What is it?

Red Tide, also harmful algal blooms (HABs), is usually the algae Karenia brevis. According to The Florida Fish and Wildlife Commission, that tracks and monitors algae blooms, Red Tide is “higher-than-normal concentrations, often discoloring the water.” Unlike freshwater algae blooms caused by pollution and runoff in lakes, red tides occur naturally 10 to 40 miles offshore in Florida. Generally these yearly, reoccurring blooms pass without notice. But when they move close enough to shore, beach goers will notice the telltale signs; fish kills, poor air and water quality.

Red Tide
Red Tide
A red tide is a higher-than-normal concentration of a microscopic alga (plant-like organism). In Florida, the species that causes most red tides is Karenia brevis (K. brevis).

Is it really that bad?

Generally, a red tide lasts a short time and then passes as quickly as it came. But not always. When an HAB hangs around it can cause problems and discomfort for marine wildlife, residents and visitors. The fish kills that wash up on the beach are tragic, smelly and unsightly. But the irritation that the bloom can cause to skin, eyes, and lungs make red tide a real health hazard for those with compromising health issues like asthma. All these things can impact a visit to the beach.

Red Tide
Harmful Algal Bloom-Associated Illnesses | CDC
Harmful algal blooms (HABs) are the rapid growth of algae that can cause harm to animals, people, or the local ecology. A HAB can look like foam, scum, or mats on the surface of water and can be different colors. HABs can produce toxins that have caused a variety of illnesses in people and animals.

It's here! Now what?

So what can you do? First check out the Red Tide Forecast. Visit the local tourism sites and see what they are saying. If it is a normal occurrence, treat it like you would any other interference to plans, and head inland for the day. The concentration of the HAB organism, may only be high enough for notice for a day or two. Plan a visit to attractions away from the beach or indoor activities. Don't enter the water that day, and if you have a asthma or other lung issues, keep your medications handy. Once you get the notice that it is safe to enter the water, enjoy the beach! Most areas have a plan to clean up the beach and you may not even notice anything was amiss.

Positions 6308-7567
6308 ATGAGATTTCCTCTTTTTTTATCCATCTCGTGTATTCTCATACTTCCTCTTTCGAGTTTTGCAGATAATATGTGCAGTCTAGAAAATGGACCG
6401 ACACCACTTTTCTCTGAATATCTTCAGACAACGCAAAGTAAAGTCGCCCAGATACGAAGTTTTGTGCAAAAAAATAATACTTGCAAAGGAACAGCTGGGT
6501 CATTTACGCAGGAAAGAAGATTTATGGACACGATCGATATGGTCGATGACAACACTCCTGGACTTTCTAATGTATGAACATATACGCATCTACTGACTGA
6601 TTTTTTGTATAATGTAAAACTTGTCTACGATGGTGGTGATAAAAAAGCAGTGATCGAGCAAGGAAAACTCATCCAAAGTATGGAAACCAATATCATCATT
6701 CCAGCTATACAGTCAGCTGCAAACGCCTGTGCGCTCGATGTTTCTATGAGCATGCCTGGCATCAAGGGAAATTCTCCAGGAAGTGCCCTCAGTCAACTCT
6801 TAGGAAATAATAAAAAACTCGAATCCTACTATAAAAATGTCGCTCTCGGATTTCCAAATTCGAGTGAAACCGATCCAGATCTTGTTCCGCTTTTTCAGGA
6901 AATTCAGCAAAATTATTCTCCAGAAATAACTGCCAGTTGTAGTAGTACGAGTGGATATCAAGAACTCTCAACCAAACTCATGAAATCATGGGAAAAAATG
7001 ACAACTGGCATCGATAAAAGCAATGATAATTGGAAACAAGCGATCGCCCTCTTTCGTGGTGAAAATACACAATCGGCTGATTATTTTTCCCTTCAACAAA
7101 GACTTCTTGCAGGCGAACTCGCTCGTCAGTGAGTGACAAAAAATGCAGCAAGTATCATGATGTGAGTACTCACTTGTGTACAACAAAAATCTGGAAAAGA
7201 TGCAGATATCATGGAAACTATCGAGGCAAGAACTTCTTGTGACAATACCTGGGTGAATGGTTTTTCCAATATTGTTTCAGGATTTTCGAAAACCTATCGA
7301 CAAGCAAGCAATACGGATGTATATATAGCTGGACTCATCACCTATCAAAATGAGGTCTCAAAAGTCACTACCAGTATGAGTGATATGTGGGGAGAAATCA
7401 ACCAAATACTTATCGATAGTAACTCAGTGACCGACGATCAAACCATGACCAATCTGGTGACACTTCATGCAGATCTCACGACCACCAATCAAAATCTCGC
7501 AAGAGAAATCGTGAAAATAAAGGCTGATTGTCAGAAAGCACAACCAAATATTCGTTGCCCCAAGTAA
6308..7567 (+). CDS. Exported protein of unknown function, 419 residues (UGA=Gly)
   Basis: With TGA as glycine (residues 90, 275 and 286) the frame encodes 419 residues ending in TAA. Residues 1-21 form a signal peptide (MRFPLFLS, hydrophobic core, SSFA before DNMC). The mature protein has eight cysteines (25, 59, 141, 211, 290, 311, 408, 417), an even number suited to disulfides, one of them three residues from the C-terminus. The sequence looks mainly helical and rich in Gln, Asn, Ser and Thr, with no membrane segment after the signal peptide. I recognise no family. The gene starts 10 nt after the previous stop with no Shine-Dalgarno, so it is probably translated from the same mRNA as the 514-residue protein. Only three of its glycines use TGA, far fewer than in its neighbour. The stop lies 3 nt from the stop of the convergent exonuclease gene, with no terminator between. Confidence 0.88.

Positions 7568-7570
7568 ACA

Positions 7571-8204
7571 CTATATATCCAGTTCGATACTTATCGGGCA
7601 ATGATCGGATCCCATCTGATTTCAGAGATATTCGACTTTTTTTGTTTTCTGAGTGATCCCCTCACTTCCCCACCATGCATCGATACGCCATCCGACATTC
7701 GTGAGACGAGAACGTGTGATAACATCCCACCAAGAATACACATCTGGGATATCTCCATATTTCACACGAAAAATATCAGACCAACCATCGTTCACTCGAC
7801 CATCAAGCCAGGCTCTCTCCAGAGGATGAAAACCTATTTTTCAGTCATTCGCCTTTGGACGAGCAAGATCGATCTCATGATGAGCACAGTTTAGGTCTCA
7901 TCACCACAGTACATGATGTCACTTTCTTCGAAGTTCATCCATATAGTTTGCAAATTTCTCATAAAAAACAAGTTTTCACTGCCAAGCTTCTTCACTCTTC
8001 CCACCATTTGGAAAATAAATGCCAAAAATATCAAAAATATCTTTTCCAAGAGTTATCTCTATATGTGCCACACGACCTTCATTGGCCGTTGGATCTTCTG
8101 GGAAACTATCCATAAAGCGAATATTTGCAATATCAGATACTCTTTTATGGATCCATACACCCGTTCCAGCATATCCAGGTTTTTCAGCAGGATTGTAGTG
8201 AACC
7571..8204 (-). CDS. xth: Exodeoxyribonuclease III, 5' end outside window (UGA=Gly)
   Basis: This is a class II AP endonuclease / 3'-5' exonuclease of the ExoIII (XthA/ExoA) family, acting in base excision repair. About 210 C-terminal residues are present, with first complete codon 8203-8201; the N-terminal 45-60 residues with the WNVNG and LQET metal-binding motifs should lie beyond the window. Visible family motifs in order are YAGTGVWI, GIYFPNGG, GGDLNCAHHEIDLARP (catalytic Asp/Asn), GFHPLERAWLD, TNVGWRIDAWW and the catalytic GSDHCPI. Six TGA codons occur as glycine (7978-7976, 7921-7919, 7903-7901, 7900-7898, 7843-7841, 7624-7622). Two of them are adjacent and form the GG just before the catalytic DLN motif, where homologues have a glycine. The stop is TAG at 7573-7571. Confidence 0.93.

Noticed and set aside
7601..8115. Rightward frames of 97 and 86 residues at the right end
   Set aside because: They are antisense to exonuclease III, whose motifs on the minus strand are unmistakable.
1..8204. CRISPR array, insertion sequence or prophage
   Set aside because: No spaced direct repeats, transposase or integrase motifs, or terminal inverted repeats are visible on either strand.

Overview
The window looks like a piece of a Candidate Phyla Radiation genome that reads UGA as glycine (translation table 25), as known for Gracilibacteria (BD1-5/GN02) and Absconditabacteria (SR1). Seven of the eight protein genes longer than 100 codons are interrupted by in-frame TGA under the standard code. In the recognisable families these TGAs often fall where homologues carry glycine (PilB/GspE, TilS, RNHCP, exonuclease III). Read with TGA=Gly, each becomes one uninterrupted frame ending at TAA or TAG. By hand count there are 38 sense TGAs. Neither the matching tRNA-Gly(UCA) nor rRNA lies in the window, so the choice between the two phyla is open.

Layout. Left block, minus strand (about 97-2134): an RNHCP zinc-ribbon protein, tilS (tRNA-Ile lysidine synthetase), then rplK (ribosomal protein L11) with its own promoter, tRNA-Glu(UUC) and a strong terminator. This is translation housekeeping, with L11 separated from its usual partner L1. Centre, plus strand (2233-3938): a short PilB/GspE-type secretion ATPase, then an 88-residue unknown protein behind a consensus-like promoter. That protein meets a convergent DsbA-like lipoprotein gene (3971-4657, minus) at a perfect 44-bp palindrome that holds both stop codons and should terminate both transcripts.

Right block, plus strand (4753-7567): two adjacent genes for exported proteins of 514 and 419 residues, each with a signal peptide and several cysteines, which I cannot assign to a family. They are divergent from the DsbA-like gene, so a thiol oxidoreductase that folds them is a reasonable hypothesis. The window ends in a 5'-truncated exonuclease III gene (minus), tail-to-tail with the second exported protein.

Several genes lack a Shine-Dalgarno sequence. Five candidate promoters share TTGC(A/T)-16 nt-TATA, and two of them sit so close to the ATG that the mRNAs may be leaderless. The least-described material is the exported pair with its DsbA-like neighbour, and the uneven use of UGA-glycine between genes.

Red Tide
Red Tide - Statewide Status
FWC reports on the current status of Karenia brevis blooms using tables, static maps, and interactive Google Earth maps. Archived status maps can be found in our Flickr gallery.

Why do I need trip insurance?

If a red tide algae bloom doesn't recede, but hangs around like it did in the Tampa area this year (Summer 2018), you may want to cut your trip short or even cancel your trip. Contact your trip insurance carrier and ask about getting a refund for your stay or the days of your stay you didn't get to use. Some owners and rental companies have provisions in their contracts and cancellation policies about issues like this too. Some owners may be willing to reschedule your trip or even refund your trip if your insurance won't cover it. But if you failed to get insurance, you may be sorry. Even if you are able to reach a compromise and reschedule your stay, available times may not match up to your schedule and you may end up with only a small portion of your trip's cost returned or nothing at all.

Red Tide
Travel Insurance - Trip Tips Tiki House recommends all travelers to purchase trip insurance for any visit to any vacation rental home or any...
Travel Insurance - Trip Tips Tiki House recommends all travelers to purchase trip insurance for any visit to any vacation rental home or any...

Is it time to panic?

Don't panic! Red tides come and go with the wind and weather. They can be blown on shore in a day and then blown right back out. Watch the forecasts if they are near and don't let it ruin a trip to the beach any more than a thunderstorm can. It is part of nature and something no one has control of.... yet!

Most of all, don't let the fear of a red tide keep you from planning a trip to the beach. In the many years we have visited and owned on Pensacola Beach, we only experienced one red tide. It lasted for about 36 hours and only kept us indoors for one day. But if you are planning a trip to an area currently plagued by HABs, you should definitely take notice and communicate with the owner and keep your eye on the forecast.

Get the information you need to be informed! The following links can help!

(Click on the topic to go to the link.)

HAB General Information on all HABs

Florida Fish and Wildlife Conservation Commission Information on Red Tides

HAB Fact Sheets

Information from the Florida Department of Health

FAQ on Red Tide

To get updates on your Facebook Timeline follow the he Fish and Wildlife Research Institute in St. Petersburg, FL and Mote Marine Laboratory in Sarasota, FL who have come together to monitor harmful algal blooms (HABs) - including the Florida Red Tide - in coastal waters on Facebook. Click and Follow --> HERE

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Red Tide
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